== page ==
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GCSE resits: DfE updates English and maths policy

Adjustment allows providers 'to choose which level 2 qualification is most appropriate' for some students, says ESFA

The DfE has announced a change to the condition of funding rules surrounding GCSE resits in English and maths

The government has announced a change to the condition of funding surrounding English and maths GCSE resits for 2019-20.

Students with a grade 3 (or D) will continue to be required to retake the qualification until they get a grade 4.

As at present, students with a grade 2 or below can either take a GCSE or functional skills level 2 qualification.

But, once they have achieved this, “there is no requirement to undertake further maths or English qualifications to meet the condition of funding”, said a statement from the Education and Skills Funding Agency (ESFA).

So once students have achieved a functional skills level 2 qualification, they will not be required to work towards a GCSE or take another “stepping stone” qualification.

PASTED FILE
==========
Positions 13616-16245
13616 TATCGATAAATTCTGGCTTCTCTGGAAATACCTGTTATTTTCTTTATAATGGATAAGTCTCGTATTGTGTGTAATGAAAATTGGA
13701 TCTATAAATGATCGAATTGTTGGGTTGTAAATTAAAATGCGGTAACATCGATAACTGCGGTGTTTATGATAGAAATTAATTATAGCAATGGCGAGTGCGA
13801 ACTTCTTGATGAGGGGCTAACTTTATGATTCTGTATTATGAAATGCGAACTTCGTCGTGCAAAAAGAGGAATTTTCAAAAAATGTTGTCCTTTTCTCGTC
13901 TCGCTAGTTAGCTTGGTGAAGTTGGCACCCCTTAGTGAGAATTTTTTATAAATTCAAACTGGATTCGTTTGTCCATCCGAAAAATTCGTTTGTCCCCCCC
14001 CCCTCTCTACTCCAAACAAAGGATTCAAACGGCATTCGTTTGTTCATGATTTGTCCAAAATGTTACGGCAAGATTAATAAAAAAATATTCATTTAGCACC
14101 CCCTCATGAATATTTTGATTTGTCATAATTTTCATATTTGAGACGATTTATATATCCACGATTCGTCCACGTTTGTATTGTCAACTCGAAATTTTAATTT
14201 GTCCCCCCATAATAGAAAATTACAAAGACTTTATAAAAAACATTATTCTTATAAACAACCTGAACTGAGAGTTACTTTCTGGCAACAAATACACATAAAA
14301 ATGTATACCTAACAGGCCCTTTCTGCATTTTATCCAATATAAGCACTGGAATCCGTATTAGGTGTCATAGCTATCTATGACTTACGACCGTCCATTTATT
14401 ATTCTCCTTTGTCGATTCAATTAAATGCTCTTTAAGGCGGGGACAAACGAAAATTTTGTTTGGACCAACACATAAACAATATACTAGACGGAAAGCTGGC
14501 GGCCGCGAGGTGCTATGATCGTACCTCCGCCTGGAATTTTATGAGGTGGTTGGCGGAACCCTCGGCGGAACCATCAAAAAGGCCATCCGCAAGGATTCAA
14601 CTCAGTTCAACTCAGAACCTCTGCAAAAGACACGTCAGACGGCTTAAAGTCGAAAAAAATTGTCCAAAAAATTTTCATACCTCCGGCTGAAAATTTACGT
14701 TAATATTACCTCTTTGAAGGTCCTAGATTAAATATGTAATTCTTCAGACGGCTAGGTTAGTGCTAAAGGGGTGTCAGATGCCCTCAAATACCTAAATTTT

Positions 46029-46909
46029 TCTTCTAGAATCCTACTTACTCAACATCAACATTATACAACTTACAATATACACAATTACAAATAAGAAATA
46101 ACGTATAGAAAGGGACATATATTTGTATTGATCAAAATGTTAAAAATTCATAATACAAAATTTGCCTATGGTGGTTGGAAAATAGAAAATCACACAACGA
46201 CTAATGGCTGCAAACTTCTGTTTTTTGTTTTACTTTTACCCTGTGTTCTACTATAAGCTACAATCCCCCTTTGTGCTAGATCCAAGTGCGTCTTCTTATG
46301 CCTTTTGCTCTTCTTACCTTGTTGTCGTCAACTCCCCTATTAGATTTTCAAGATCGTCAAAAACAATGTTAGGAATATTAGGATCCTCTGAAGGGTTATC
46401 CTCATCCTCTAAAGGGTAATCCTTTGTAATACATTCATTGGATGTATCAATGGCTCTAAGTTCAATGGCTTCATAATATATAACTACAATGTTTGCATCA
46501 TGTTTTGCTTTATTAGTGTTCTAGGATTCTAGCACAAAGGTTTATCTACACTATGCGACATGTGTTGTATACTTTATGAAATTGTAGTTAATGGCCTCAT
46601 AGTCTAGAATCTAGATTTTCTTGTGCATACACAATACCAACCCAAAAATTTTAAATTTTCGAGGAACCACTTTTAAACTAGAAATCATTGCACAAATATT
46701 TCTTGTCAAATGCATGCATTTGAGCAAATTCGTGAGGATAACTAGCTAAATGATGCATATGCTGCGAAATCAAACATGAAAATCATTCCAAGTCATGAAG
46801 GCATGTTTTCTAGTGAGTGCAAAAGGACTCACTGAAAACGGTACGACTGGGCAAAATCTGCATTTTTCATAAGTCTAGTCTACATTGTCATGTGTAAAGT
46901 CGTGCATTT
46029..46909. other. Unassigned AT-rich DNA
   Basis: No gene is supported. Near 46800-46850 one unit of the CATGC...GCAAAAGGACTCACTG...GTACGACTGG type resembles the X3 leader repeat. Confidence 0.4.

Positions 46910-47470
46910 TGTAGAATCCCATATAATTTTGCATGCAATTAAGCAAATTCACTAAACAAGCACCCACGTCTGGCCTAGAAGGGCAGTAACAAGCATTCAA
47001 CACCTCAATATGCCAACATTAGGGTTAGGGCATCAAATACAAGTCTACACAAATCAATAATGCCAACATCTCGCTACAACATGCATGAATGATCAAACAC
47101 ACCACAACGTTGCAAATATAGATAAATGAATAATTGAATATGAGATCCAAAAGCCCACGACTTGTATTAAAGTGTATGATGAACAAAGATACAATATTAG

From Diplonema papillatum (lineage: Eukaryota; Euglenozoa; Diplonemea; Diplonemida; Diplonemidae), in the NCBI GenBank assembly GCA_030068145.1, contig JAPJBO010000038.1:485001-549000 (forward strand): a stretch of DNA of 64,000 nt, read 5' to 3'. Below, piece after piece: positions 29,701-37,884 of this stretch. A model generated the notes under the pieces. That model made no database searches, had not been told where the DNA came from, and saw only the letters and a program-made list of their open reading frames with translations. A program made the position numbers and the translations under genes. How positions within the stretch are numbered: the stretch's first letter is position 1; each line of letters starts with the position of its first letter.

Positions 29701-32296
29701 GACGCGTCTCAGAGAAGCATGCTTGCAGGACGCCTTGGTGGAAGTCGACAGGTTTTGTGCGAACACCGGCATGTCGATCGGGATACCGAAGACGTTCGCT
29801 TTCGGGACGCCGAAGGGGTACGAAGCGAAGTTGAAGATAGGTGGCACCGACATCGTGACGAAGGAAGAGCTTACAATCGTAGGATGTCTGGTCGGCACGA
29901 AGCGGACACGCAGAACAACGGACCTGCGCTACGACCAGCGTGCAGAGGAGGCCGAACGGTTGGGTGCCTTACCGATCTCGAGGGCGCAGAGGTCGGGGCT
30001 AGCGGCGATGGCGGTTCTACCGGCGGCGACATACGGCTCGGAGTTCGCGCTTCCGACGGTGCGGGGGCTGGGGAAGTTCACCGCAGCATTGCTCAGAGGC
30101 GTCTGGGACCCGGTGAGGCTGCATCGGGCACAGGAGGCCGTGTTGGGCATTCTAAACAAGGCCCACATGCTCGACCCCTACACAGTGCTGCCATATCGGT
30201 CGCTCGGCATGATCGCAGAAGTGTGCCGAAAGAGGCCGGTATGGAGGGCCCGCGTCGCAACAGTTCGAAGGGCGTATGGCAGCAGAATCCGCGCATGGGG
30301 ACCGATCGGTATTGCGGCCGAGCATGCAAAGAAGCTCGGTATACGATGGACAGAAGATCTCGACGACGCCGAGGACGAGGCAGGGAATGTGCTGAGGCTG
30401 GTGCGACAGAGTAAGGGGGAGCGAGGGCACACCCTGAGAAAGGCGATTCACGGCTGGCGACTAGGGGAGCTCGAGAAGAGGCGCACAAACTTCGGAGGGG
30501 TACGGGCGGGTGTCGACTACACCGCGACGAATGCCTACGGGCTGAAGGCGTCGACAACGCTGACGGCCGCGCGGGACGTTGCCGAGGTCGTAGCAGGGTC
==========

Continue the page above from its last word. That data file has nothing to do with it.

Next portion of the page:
Read more: Labour vows to scrap GCSE resits policy

Background: Do I have to resit GCSE English and maths?

Opinion: GCSE resits: 'Focus on success, not failure'


'Doesn't impact the bulk of learners'

“This adjustment allows providers and students with prior attainment of GCSE grade 2 and below to choose which level 2 qualification is most appropriate,” the ESFA statement adds.

Cath Sezen, senior 14-19 policy manager at the Association of Colleges (AoC), welcomed the "positive" announcement, but said it would only affect a small proportion of the students resitting GCSE English and maths.

"It's good to see that the Department for Education is focusing on this area," she added. "It's something, but it doesn't impact the bulk of learners."


Reformed functional skills

About 20,000 grade 2 students in each subject attending colleges could be affected by the move, according to the AoC.

Last week, Tes revealed that the specifications for the new functional skills qualifications might not be ready until the May half-term, according to a Department for Education official.

Earlier this week, the future of GCSE qualifications was called into question. Robert Halfon, chair of the Commons Education Select Committee and a former skills minister,  said they should be scrapped and replaced by a qualification that recognises academic and technical skills alongside personal development.

The message was echoed by former education secretary Lord Baker - the man who introduced GCSEs. He said that they had become "redundant", as young people were now required to stay in education or training until the age of 18.

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